If you are interested in learning Verilog, there are already many tutorials online. Asic-world’s tutorial is perhaps the most complete on-line Verilog tutorial I know of. Nandland has an exceptional beginner’s tutorial as well. FPGA 4 Fun’s web site doesn’t really start at the bare basics, although it discusses how to build several basic peripherals. None of these tutorials, however, couple together all the tools needed to do design in one place.

The digital design student should be introduced immediately not only to the HDL language, but also to the tools necessary to debug his code. This includes not only Verilog (or SystemVerilog), but also a simulator (we’ll use Verilator, augmented at times with ncurses), waveform discumentation (wavedrom or even tikztiming), waveform display (gtkwave), and (my favorite) Formal Verification using SymbiYosys.

This beginners Verilog tutorial attempts therefore to fill some of the missing piecees in this void. My goal is to take a beginner from knowing C and a little C++, all the way to a serial port example using both receiver, transmitter and FIFO.

I’m also hoping to keep this tutorial fairly hardware generic. Hardware specific topics will be placed as bonus chapters between the lesson chapters.

Lessons include:

  1. Preface
  2. Wires, and combinatorial logic
    • Thruwire example code [TGZ, ZIP]
    • Maskbus example code [TGZ, ZIP]
  3. Registers and blinky
    • Blinky example code [TGZ, ZIP]
    • PPS-I and PPS-II example code [TGZ, ZIP]
    • Dimmer example code [TGZ, ZIP]
  4. Finite state machines
    • LED Walker example [TGZ, ZIP]
  5. Building a Wishbone Slave
    • LED Walking upon request example [TGZ, ZIP]
  6. Building hello world, using a serial port transmitter
  7. Transmitting 32-bit data over the serial port
  8. Buttons: 2FF synchronizers, and debouncing
  9. Using FPGA block RAM
  10. Building the serial port receiver
  11. Building a FIFO for our serial port

This concludes the basic beginners tutorial.

I’ve thought about writing another more advanced tutorial to follow these ten lessons, but I haven’t yet settled on what such a tutorial might focus on. Useful topics would include a debugging bus, how to build and verify a CPU, as well as how to build slave peripherals that can be controlled by a CPU over a number of bus structures. Such bus structures could include Wishbone (my favorite), AXI-lite AXI, AHB, APB, Avalon, Tilex or I don’t know yet. We’ll have to see what the Lord wills.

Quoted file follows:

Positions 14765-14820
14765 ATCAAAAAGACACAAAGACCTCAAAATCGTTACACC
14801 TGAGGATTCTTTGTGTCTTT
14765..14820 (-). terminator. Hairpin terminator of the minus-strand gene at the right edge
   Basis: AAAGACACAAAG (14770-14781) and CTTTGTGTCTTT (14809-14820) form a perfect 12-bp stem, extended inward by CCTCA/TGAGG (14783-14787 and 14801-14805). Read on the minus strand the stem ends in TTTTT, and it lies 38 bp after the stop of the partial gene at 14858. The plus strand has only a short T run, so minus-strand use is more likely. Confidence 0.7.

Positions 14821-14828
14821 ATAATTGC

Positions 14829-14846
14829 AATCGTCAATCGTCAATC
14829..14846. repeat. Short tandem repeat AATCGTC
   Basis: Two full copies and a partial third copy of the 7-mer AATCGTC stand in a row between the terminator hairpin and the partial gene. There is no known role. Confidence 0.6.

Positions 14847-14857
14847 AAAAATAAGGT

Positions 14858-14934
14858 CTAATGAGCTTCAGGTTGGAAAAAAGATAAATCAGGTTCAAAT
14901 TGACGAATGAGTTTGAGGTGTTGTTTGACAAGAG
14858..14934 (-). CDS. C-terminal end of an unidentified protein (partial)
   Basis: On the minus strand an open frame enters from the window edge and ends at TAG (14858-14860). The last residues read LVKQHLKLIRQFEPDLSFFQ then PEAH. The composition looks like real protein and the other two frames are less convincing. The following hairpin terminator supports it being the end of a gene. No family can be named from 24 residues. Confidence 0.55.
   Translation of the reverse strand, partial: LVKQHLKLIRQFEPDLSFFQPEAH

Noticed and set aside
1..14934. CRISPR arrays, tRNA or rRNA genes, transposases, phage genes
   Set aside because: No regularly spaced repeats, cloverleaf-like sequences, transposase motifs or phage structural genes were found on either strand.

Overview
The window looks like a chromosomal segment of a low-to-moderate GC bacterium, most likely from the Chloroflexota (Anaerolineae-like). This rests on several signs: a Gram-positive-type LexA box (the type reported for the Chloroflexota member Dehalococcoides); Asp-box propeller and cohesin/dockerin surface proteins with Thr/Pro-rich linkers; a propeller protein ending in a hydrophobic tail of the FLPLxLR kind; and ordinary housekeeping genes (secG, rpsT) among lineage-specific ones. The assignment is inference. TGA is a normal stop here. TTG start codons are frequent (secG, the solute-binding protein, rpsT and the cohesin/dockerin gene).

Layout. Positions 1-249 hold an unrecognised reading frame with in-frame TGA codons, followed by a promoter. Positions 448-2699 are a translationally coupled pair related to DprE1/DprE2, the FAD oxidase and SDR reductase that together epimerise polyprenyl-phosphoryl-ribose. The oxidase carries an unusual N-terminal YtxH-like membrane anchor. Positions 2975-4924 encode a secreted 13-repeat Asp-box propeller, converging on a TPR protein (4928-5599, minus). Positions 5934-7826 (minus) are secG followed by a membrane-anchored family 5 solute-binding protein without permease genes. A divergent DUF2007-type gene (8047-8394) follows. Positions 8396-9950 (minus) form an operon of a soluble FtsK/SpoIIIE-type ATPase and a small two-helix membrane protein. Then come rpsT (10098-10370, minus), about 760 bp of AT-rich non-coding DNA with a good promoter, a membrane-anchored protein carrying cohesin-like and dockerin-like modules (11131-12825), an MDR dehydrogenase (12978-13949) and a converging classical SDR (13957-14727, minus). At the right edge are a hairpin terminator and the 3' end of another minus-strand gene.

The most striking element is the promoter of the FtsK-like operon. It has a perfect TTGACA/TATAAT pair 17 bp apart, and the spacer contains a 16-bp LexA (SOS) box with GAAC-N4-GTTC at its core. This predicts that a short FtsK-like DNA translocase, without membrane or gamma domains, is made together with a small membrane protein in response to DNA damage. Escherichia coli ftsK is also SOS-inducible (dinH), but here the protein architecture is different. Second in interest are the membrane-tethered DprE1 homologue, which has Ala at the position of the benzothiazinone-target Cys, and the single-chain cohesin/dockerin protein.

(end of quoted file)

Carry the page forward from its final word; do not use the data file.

Feel free to contact me if you have suggestions for where I might take this material next, or if you have any feedback on the above lessons! I’d love to hear from you.

Formal Verification Courseware

I also teach a course, An Introduction to Formal Methods, on behalf of SymbioticEDA. The course is offered either on-line or in-person and on-site. Feel free to examine the slides for this course here.

I currently offer the course in one of two fashions: on-line or in-person on-site. The format and the costs are subtly different.

  • On-line

    From time to time, I teach the course on line using the Zoom teleconferencing application. When taught on-line, the course is structured as four 4-hr days of lessons. I offer this course for $750/person, for up to two people at a time.

    Matt Venn also teaches this course on line as well, and often for a slightly lower price. Feel free to schedule with either of us if you are interested.

  • On-site

    I also teach the course on-site as a two-day hands on course for up to six individuals at once. In this case, the course costs $4k plus whatever my travel costs might be.

Either way you choose to take the course, it comes with an evaluation license of the Symbiotic EDA Suite–providing access to not only VHDL and System Verilog, but also to the full System Verilog Assertion language.